Why Panama is known for best jockeys in world: ‘Dream for us is the same — to race in the Kentucky Derby’

JUAN DIAZ, Panama — Wilmar Alarcon grew up where the highway dead-ends into impassable jungle.

Where young boys ride farm horses to town and race each other bareback.

Where sons of plantain farmers sit in wood-plank shacks, listening to horse racing on the radio, and dream of thundering across a finish line at 40 miles per hour.

But it is here, far from the Darién rainforest in a maze of threadbare barns tucked into a gritty neighborhood east of Panama City’s glitzy skyscrapers, where Alarcon is taking his shot at that dream.

Since the first Panamanian riders exploded on the U.S. racing scene in the 1960s, turning humble backgrounds into riches, waves of aspiring jockeys like Alarcon have beaten a path to one of the world’s storied jockey schools to seek similar fame. 

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“The dream for us is the same — to race in the Kentucky Derby,” Alarcon, 24, said last month as he led a chestnut thoroughbred through a barn at Panama’s Laffit Pincay Jr. Technical Jockey Training Academy, more than 2,000 miles south of Churchill Downs. 

In the decades that Latino jockeys grew to dominate Triple Crown racing, Panama has produced a disproportionate share of top Latin American riders, earning a reputation as “the cradle of the best jockeys in the world.”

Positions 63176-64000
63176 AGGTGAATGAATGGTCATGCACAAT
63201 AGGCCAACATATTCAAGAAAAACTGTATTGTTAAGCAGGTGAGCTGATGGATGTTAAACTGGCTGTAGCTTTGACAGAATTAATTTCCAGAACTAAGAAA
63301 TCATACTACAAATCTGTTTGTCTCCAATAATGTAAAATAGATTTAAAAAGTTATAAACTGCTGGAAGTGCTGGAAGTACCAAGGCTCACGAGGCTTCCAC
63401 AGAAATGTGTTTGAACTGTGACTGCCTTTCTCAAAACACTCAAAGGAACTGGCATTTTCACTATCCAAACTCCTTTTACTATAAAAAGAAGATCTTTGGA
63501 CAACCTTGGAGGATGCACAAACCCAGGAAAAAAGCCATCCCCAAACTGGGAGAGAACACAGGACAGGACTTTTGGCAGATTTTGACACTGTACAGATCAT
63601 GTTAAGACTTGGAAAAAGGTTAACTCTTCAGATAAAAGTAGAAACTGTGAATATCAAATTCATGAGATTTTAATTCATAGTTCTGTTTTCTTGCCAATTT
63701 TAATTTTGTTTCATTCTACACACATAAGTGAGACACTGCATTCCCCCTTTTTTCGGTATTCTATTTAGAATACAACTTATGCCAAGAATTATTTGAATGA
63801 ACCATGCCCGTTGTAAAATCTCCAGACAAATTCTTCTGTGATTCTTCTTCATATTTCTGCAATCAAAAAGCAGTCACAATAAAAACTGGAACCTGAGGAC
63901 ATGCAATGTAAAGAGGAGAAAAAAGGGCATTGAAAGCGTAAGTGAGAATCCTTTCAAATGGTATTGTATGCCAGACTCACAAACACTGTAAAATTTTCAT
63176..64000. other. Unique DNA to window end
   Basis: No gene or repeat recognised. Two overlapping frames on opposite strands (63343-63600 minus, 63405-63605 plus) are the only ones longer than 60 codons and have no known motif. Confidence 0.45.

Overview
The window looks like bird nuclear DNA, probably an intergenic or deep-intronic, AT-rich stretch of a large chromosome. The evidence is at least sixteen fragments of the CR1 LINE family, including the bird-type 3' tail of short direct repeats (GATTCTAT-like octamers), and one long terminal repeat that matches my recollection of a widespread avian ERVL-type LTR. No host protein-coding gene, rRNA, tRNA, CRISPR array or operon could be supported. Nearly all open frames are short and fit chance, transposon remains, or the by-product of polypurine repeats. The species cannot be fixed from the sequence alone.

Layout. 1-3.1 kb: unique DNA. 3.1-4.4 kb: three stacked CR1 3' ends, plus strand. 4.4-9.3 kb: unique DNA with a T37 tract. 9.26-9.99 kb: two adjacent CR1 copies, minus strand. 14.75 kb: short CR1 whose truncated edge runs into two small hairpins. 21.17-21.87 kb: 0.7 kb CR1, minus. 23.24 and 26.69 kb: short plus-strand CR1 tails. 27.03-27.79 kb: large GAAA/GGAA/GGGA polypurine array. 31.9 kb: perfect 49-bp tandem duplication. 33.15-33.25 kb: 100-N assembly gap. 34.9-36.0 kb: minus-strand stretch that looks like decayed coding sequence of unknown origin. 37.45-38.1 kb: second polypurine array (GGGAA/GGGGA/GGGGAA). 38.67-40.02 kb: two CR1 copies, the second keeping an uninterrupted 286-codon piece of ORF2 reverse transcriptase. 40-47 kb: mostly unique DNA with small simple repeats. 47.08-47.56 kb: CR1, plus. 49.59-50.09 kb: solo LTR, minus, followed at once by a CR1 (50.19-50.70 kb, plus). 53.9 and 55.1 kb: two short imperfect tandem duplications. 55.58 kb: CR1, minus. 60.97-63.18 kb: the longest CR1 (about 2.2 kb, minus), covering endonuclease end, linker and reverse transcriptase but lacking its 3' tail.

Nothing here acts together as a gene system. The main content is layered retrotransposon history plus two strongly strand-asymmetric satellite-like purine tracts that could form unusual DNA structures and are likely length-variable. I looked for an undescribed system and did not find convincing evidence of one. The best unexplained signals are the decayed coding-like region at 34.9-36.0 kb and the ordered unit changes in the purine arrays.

In Panama, known as the ‘Cradle of the best jockeys in the world,’ the Laffit Pincay Jr. Technical Jockey Training Academy has changed lives and produced some top thoroughbred riders. The famed school, opened in 1960, is located just outside of the country’s only racetrack. (Photo: Chris Kenning)

“If horses could talk,” trainer Bob Baffert once remarked, “they would surely speak Spanish.”  

Four Panamanian jockeys have ridden to victory in the Kentucky Derby, including the school’s namesake. This year, jockey school graduates Luis and Gabriel Saez — cousins from Darién — are both expected to ride in the Run for the Roses.

Watching closely back in Panama will be Alarcon and 44 other students, many seeking a way out of poverty or troubled pasts, each hoping to travel the long road from Panama to racing’s top stage.

But it's not easy. Less than half of its graduates will earn a living abroad in places like the U.S., Saudi Arabia, Mexico or Dubai, school officials said.

To make it, they'll need the guts of a long-shot rider. They must complete two years of hard work learning to coax 1,200-pound horses to victory, avoid catastrophic injury, race for low pay at Panama's only track, obtain a visa and find a trainer to take a chance on them. 

Luckily for them, say some of the country's great jockeys, they're from Panama.

“At any track, when you say you’re from Panama, they know you can ride,” said Jorge Velasquez, a school graduate who won the 1981 Kentucky Derby and later worked as a jockey agent.

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